9:45 AM - 10:00 AM
[SSS16-04] The effect of the steady plate subduction in the case of southwest Japan
Keywords:steady plate subduction, southwest Japan, tectonic stress, three-dimensional finite element method (FEM)
In order to evaluate and understand the effect of steady plate subduction, we introduce a three-dimensional finite element (FE) method. Our target area is southwest Japan. We make a FE model that the size of a model region is 1460km×1400km×700km, where southwestern and northeastern corners of the FE model are corresponding to Amami Island and Tohoku region, respectively. The FE model considers the topography, the three-dimensional shape of the Philippine Sea plate and the complex underground structure that the Philippine Sea plate is subducting in the asthenosphere. The FE model consists of four blocks, such as the Philippine Sea plate, oceanic mantle, continental mantle, and crust. The material of mantle assumes a viscoelastic medium. The crust and the Philippine Sea plate assume an elastic medium. To realize the subducting Philippine sea plate, we set up the boundary condition. The kinematic expression of the Philippine Sea plate is the relative plate motion along the plate interfaces, which are both upper and bottom surfaces of the Philippine Sea plate. In this study, the relative plate motion at each point is expressed by the Euler pole.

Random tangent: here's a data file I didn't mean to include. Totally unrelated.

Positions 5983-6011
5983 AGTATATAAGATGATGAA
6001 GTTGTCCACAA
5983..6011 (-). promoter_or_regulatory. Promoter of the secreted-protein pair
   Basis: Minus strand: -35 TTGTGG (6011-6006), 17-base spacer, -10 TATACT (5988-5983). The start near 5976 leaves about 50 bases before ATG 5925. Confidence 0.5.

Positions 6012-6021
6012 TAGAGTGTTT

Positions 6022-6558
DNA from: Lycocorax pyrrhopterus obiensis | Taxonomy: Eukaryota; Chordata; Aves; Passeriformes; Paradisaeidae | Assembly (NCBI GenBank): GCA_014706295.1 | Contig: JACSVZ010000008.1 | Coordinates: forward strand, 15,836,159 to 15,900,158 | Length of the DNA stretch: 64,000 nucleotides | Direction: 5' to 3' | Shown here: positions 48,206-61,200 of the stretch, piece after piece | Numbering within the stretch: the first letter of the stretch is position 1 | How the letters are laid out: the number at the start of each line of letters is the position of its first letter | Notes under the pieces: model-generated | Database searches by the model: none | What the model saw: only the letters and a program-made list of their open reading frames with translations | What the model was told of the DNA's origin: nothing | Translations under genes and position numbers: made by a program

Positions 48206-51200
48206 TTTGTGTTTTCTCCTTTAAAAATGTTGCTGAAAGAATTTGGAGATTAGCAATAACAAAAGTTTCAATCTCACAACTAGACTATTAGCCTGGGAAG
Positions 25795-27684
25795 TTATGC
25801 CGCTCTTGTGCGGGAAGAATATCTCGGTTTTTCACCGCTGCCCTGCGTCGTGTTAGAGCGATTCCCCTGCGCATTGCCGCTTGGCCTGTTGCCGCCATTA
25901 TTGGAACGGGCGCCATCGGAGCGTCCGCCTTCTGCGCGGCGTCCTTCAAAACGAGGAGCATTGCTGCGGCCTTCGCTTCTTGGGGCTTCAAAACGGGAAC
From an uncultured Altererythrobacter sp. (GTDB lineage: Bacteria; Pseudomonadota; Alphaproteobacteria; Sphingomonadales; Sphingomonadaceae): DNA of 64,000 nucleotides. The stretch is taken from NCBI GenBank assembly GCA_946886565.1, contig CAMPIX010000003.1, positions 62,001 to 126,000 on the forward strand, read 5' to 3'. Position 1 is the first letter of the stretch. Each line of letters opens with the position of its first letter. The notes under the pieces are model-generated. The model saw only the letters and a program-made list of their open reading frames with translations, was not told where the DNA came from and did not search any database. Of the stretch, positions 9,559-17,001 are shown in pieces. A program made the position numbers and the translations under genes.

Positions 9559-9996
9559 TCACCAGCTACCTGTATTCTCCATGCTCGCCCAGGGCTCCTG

As a result, the simulated long-term vertical deformation correlates with topography. The feature of large scale topography, such as the Seto Inland Sea, Kii mountain, Hyuganada and so on, are well reproduced. For the shear stress on the plate interface, The depth-dependent variation is available. There is small shear stress on the plate interface at deeper than Moho depth because of shear stress relaxed by a viscoelastic medium. At shallower than the Moho depth, although the shear stress is available, the direction of shear stress is different from the direction of the Philippine Sea plate because the three-dimensional shape of the Philippine sea plate produces the shear stress on the plate interface. For normal stress on the plate interface, the normal stress on the plate interface is more significant than shear stress. The normal stress produces long-term vertical deformation and tectonic stress distribution. Hence, the tectonic stress around subduction zone produced by dominantly normal stress. The normal stress on the plate interface does not relate with the curvature of the plate interface but is due to the curvature changing rate.